Leadership is a sacred thing, on an international scale purchased with lives and national treasure.  Since World War II, the United States has been the essential nation,  exerting leadership directly in the free world and indirectly in the rest of it.  This does not come without an ongoing cost, but by and large Americans have enjoyed a standard of living far superior to that seen anywhere else on the globe.  In the long run, it works that way.  Marine officers eat last in the field, and are the first to jump off the helicopter in the landing zone.  On the other hand, there’s better liquor in the officers club, and Generals get padded chairs.

That said, I was terribly disturbed at the inaugural address, and particularly how it’s been interpreted abroad.  In short, we have gone from a role of leadership to a role of “America First, and everyone else last.”  (History note — google America First and see what you get.)  In the long run, this is an economically suicidal strategy.  (History note — google “protectionism” and “Smoot Hartley Tariff Act” and see what you get.). Now, apparently, we want to be the first ones in line to get fed, and the last ones to jump off the helicopter in the LZ.  Sigh….. we’ll see how this turns out.  Fortunately, the White House has promised us “alternate facts”, so perhaps it won’t seem so bad in the 1984-sequel we seem to be living.

Vinyl record sales

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First, a big caveat — this post is NOT going where you think it’s going.  It’s only peripherally about vinyl record sales.

Second, I’ve made my peace with digital music.  Thanks to somewhat degraded hearing (not deaf, but you know…) I don’t pick up the subtleties of vinyl records.  Don’t get me wrong, I’m absolutely in love with rock music, particularly some of the new stuff that’s better than we give it credit, but my ears are not dexterous enough to appreciate vinyl.  That said, vinyl record sales in 2017 are expected to top $1 Billion.  I’ll let that sink in for a minute, because back in the day, my expenses on turntables, speakers, headphones, etc, dwarfed my actual expenditures on vinyl records.  Add it all up, and this is a huge business.  There continues to be a huge amount of money in this world, and inventive people who figure out ways to market to the demands of folks who have that money, or who have needs in the 21st century, will prosper.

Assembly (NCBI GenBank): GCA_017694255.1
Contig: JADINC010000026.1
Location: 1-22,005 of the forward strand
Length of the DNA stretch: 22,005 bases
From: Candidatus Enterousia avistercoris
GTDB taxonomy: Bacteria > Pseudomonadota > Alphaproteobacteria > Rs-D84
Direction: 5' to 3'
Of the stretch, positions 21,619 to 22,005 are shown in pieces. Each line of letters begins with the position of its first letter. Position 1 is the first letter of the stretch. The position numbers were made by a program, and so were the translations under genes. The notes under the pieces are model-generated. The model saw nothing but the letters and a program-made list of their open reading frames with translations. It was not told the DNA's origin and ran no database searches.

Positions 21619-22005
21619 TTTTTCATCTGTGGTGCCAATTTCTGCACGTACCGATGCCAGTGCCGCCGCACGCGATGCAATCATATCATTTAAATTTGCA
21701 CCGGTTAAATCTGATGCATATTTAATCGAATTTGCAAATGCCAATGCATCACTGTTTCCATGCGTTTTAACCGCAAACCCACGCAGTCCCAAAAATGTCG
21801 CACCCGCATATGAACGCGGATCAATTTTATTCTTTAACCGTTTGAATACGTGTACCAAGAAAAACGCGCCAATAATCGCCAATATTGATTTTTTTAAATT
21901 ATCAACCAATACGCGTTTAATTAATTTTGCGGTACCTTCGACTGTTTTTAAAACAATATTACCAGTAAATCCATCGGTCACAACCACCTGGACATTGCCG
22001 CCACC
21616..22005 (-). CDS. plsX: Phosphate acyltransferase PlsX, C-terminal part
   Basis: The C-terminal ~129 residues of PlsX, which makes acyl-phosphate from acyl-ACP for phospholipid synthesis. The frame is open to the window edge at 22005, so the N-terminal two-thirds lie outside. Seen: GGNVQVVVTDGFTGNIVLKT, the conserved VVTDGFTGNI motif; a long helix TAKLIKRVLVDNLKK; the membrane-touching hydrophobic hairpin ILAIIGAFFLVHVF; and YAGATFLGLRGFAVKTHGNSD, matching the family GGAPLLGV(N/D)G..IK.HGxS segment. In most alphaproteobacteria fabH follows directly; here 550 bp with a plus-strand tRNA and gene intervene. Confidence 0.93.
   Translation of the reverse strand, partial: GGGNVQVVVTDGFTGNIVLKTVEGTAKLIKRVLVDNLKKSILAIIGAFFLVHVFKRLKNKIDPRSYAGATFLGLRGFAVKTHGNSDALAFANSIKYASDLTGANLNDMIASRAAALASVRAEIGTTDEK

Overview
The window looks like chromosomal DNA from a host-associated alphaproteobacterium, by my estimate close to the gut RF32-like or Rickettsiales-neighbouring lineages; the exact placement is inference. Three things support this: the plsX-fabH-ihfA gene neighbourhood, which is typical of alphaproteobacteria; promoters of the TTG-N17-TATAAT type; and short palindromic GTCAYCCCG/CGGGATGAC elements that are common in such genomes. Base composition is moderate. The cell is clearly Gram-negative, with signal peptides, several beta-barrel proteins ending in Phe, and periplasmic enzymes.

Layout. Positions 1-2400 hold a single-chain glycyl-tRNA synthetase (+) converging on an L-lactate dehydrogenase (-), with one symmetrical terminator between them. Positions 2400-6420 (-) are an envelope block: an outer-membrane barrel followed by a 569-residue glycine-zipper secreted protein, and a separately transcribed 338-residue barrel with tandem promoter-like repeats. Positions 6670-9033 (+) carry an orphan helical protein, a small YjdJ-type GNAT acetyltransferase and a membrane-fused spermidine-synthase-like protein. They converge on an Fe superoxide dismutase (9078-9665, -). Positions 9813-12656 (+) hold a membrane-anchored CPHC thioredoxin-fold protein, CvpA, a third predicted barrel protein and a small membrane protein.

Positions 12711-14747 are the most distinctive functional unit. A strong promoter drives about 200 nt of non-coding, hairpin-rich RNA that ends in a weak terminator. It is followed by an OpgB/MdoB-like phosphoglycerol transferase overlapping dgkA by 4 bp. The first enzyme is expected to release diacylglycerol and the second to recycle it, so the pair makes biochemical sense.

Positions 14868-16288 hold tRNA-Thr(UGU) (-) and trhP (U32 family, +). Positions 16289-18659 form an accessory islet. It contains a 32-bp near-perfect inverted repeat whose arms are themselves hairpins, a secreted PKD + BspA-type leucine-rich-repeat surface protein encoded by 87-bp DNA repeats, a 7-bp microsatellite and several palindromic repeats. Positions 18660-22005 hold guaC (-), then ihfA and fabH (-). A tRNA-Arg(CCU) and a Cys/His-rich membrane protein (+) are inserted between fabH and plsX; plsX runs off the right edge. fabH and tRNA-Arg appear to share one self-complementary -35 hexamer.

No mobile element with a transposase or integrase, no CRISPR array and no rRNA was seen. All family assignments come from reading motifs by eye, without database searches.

Which leads me inexorably to entrepreneurism.  The story 0f the internet revolution has been one of entrepreneurism.  I won’t belabor it, only to note that a bunch of college-age kids (often drop-outs — I’m looking at you, Bill Gates) took IBM, DEC, Wang, Amdall, and a bunch of others out back of the barn.  I was in the supercomputer biz in 1990-1994 (as an academic, running a scholarly program) and I can tell you NONE of the big-ass suit-and-tie companies I was working with then are still in biz, save for Intel that saw the writing on the wall and got out of supercomputers and back into chips where they belonged.  In short, great strides foward in our economy have been made — indeed, have always been made — by entrepreneurs, usually working tirelessly in the shadows.

Which leads me to Robert Henlein.  If you haven’t read him, he’s one of the deepest of the deep thinking science fiction authors.  Among the top four or five on everyone’s list.  Naval Academy (which is where I met him, as a 19-year-old midshipman, 40+ years ago), then a masters in engineering, washed up by 30 with tuberculosis, he dragged himself up to become a masterful writer.  Stranger in a Strange Land  alone has spawned an untold number of PH.Ds.  In creating his fictional worlds, he noted that new colonies always thrived quicker and better than the monther planet.  Why, you say?  Because it takes a certain gumption, a certain spirit, a certain amount of energy, to jump on a boat on the high seas (or, in his case, in outer space) and take a risk on a new place.  The western U.S. thrived because disillusioned Civil War vets — blue and grey — struck out for a new land with new opportunities.  Heinlein, an early 20th century Coloradan, saw that first hand.